Animal Cognition: Proceedings of the Harry Frank Guggenheim Conference, June 2-4, 1982

By H. S. Terrace; H. L. Roitblat et al. | Go to book overview
success and fitness. For example, according to optimal foraging theory animals will forage preferentially in areas where prey density is highest ( Krebs & Davies, 1978). (Prey can refer to plants as well as animals) Although density estimates are usually thought to occur with time estimates (a combination of inter-prey intervals), they might also occur with count estimates (the number of prey) or rate estimates (the number of prey in a fixed time interval). An excellent set of chapters and references on optimal foraging theory is found in Kamil and Sargent ( 1981).Of course, it is possible that animals in a laboratory situation will provide evidence of capacities which have not been used as yet In nature. Such "prospective" evolution may result from (1) the natural selection of a general-purpose device that is likely to be successful in varied and changing environmental circumstances, (2) a concomitant development dependent upon the natural selection of some other specific capacity, or (3) the random variation in the evolution of cognitive abilities through speciation (e.g., Gould, 1980; Gould & Eldredge, 1977). This is in contrast to the natural selection of special-purpose devices that are proven successful in particular environments. For timing, counting, and rate discrimination, a single general-purpose accumulator may have evolved that can be operated in several modes (e.g., Run, Stop, and Event) rather than separate devices sensitive to temporal, numerical, and density attributes of a stimulus.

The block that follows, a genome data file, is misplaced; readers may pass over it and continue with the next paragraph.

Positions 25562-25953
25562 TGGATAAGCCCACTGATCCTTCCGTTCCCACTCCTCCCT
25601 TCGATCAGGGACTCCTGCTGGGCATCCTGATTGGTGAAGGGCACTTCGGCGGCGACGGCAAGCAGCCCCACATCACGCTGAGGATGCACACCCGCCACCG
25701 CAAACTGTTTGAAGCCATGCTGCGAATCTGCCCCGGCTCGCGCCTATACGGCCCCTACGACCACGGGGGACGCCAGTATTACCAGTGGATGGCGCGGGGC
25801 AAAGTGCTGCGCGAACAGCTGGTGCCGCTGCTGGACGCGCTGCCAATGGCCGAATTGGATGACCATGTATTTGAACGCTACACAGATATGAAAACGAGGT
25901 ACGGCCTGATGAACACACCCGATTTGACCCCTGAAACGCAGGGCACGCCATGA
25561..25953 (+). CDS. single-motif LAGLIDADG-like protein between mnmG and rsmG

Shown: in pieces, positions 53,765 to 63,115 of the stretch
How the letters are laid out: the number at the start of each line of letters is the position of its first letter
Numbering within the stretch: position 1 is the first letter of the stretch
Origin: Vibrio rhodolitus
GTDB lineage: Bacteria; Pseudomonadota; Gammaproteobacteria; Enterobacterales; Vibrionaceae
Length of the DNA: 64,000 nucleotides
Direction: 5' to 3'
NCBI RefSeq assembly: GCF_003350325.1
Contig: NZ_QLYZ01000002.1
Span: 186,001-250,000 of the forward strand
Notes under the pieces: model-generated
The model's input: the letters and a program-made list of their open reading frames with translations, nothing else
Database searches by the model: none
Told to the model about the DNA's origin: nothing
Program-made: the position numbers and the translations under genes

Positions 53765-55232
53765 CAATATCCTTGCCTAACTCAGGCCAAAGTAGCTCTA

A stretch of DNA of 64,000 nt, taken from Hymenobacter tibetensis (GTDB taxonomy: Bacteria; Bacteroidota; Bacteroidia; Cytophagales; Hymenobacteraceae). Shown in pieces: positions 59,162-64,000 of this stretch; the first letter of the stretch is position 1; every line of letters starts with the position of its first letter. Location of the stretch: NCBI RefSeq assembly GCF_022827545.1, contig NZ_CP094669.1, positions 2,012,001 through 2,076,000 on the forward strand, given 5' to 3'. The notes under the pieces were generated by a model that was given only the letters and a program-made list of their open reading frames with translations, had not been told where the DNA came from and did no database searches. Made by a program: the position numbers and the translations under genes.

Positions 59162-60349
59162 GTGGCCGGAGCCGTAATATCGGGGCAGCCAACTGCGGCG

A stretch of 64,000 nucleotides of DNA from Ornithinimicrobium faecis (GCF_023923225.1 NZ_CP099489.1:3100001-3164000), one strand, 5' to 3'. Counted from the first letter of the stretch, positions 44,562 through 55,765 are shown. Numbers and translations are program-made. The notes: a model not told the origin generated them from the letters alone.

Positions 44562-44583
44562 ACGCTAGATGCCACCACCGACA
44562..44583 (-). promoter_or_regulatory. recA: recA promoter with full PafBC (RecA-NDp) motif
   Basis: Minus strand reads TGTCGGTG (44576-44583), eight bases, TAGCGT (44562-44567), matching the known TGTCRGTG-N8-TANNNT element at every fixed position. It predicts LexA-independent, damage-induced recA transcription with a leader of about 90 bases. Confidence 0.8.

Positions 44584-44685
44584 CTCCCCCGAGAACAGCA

ACKNOWLEDGMENTS
This research was supported by NSF Research grants BNS 79-04792 and BNS 82-09834.
REFERENCES
Church R. M "The internal clock". In S. H Hulse, H Fowler, & W. K Honig (Eds.), Cognitive processes In animal behavior. Hillsdale, NJ.: Erlbaum, 1978.
Church R. M, & Doluty M. Z. "Bisection of temporal intervals". Journal of Experimental Psychology: Animal Behavior Processes, 1977, 3, 216-228.
Davis. H., & Memmott. J. "Counting behavior in animals: A critical evaluation". Psychological Bulletin, 1982, 92, 547-571.
Davis H., Mommott J., & Hurwitz M. B. "Autocontingencies: A model for subtle behavioral control". Journal of Experimental Psychology: General, 1975, 104, 169-188.
Fernandes D. M., & Church R. M. "Discrimination of the number of sequential events by rats". Animal Learning and Behavior, 1982, 10, 171-176.

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